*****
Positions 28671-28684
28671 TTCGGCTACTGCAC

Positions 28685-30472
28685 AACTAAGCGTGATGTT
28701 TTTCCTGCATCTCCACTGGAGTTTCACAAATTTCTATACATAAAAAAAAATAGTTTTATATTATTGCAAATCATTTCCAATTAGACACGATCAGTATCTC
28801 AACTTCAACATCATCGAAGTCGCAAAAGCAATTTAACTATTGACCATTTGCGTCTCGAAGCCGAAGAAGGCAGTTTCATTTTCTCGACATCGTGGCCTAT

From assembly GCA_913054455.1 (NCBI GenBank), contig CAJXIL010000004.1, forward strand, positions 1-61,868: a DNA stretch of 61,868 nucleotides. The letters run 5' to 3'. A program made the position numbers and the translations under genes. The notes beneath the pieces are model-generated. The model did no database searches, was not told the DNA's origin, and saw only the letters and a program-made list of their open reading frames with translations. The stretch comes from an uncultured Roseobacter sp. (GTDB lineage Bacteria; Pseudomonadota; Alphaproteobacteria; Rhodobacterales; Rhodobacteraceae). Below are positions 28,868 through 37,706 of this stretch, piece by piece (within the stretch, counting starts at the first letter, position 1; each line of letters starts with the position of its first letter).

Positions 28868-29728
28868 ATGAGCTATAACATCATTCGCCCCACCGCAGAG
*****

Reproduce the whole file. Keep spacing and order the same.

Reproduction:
Positions 28671-28684
28671 TTCGGCTACTGCAC

Positions 28685-30472
28685 AACTAAGCGTGATGTT
28701 TTTCCTGCATCTCCACTGGAGTTTCACAAATTTCTATACATAAAAAAAAATAGTTTTATATTATTGCAAATCATTTCCAATTAGACACGATCAGTATCTC
28801 AACTTCAACATCATCGAAGTCGCAAAAGCAATTTAACTATTGACCATTTGCGTCTCGAAGCCGAAGAAGGCAGTTTCATTTTCTCGACATCGTGGCCTAT

From assembly GCA_913054455.1 (NCBI GenBank), contig CAJXIL010000004.1, forward strand, positions 1-61,868: a DNA stretch of 61,868 nucleotides. The letters run 5' to 3'. A program made the position numbers and the translations under genes. The notes beneath the pieces are model-generated. The model did no database searches, was not told the DNA's origin, and saw only the letters and a program-made list of their open reading frames with translations. The stretch comes from an uncultured Roseobacter sp. (GTDB lineage Bacteria; Pseudomonadota; Alphaproteobacteria; Rhodobacterales; Rhodobacteraceae). Below are positions 28,868 through 37,706 of this stretch, piece by piece (within the stretch, counting starts at the first letter, position 1; each line of letters starts with the position of its first letter).

Positions 28868-29728
28868 ATGAGCTATAACATCATTCGCCCCACCGCAGAG